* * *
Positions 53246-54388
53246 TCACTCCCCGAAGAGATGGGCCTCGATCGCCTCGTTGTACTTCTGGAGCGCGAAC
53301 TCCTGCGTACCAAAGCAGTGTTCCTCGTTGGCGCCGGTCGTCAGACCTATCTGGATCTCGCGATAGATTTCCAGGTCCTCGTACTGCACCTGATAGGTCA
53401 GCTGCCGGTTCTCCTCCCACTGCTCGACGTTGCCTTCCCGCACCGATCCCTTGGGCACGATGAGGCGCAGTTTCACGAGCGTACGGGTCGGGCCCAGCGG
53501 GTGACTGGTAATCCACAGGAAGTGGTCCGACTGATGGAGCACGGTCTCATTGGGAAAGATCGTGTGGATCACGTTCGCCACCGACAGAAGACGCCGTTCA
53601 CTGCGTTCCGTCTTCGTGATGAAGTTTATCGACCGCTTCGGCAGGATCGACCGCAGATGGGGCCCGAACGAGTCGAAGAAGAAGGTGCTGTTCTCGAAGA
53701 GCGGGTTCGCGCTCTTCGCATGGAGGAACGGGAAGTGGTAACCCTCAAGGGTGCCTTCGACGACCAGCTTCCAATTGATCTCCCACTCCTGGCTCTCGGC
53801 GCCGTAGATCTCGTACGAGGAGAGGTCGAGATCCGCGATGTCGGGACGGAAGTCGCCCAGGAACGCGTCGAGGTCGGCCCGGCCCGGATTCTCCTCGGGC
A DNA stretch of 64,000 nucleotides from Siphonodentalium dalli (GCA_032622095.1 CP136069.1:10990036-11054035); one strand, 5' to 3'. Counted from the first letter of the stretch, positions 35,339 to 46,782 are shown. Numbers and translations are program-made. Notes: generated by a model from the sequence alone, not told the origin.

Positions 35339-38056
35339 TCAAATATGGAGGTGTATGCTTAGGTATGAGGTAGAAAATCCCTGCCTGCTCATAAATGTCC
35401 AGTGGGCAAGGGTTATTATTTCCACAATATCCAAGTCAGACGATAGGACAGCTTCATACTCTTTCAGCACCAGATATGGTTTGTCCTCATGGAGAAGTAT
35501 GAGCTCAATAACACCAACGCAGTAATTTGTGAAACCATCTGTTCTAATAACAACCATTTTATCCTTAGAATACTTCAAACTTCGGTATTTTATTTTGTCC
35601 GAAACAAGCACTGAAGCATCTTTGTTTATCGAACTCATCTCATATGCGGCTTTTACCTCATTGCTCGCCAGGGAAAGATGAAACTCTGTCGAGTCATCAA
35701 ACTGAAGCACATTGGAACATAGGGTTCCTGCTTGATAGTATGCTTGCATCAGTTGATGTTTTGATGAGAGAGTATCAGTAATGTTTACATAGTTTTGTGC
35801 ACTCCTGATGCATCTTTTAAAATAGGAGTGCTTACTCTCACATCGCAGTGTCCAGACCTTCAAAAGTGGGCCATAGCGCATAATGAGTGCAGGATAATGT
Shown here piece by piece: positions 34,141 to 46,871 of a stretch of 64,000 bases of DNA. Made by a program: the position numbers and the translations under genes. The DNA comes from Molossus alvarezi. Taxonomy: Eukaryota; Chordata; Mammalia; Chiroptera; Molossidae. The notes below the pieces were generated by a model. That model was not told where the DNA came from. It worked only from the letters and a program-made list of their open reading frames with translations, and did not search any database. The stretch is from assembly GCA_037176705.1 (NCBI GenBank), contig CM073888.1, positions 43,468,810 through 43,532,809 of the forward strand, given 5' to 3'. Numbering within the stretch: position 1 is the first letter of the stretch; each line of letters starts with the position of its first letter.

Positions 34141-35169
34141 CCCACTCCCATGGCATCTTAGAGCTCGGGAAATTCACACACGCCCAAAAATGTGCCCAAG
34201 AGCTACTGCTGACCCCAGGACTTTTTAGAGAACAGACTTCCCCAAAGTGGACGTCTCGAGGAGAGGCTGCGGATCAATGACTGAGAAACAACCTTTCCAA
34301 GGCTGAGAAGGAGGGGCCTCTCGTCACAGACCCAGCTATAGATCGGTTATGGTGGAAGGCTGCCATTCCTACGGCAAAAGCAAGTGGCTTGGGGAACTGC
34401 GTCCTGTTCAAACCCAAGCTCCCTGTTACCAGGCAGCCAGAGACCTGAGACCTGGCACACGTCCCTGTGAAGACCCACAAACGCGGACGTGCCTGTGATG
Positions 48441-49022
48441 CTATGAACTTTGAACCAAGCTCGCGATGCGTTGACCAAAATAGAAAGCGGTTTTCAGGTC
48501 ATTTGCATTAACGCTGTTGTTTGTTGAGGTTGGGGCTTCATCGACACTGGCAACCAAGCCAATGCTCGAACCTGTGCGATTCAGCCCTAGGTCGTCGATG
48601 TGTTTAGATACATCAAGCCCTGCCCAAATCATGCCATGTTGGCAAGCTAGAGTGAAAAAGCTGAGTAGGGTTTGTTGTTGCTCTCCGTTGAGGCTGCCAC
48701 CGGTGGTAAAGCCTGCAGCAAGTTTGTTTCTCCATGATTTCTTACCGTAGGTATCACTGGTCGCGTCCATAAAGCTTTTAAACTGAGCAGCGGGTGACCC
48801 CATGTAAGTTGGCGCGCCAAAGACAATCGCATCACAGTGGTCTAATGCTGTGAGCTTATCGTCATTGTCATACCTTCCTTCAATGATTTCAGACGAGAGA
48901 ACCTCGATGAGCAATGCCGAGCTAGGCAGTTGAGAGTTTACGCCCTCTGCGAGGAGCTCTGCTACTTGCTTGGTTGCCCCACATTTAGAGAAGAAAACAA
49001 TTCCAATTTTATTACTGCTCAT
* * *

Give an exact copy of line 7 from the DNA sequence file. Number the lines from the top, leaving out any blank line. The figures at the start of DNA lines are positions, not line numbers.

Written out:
53701 GCGGGTTCGCGCTCTTCGCATGGAGGAACGGGAAGTGGTAACCCTCAAGGGTGCCTTCGACGACCAGCTTCCAATTGATCTCCCACTCCTGGCTCTCGGC